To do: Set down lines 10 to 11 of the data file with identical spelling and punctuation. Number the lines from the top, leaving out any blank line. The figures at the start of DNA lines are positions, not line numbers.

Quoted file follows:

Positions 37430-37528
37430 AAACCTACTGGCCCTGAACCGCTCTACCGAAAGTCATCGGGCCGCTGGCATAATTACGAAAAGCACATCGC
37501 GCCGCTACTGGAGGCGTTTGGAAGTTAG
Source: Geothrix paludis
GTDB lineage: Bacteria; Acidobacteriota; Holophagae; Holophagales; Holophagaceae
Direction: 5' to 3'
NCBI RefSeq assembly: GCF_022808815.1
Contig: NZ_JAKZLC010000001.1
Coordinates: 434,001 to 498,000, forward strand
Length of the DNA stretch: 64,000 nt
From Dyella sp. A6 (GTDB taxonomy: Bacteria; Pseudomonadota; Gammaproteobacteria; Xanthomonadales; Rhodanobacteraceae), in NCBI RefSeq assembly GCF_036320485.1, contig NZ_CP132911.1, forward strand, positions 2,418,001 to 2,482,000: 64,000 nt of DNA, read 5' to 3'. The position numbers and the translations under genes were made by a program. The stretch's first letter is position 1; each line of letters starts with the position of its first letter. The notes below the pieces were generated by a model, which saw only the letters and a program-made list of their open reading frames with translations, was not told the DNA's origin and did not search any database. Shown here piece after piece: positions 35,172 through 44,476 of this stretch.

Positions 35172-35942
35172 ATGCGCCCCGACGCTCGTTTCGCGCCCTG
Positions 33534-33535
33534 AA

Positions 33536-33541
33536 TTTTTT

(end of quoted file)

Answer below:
Length of the DNA stretch: 64,000 nt
From Dyella sp. A6 (GTDB taxonomy: Bacteria; Pseudomonadota; Gammaproteobacteria; Xanthomonadales; Rhodanobacteraceae), in NCBI RefSeq assembly GCF_036320485.1, contig NZ_CP132911.1, forward strand, positions 2,418,001 to 2,482,000: 64,000 nt of DNA, read 5' to 3'. The position numbers and the translations under genes were made by a program. The stretch's first letter is position 1; each line of letters starts with the position of its first letter. The notes below the pieces were generated by a model, which saw only the letters and a program-made list of their open reading frames with translations, was not told the DNA's origin and did not search any database. Shown here piece after piece: positions 35,172 through 44,476 of this stretch.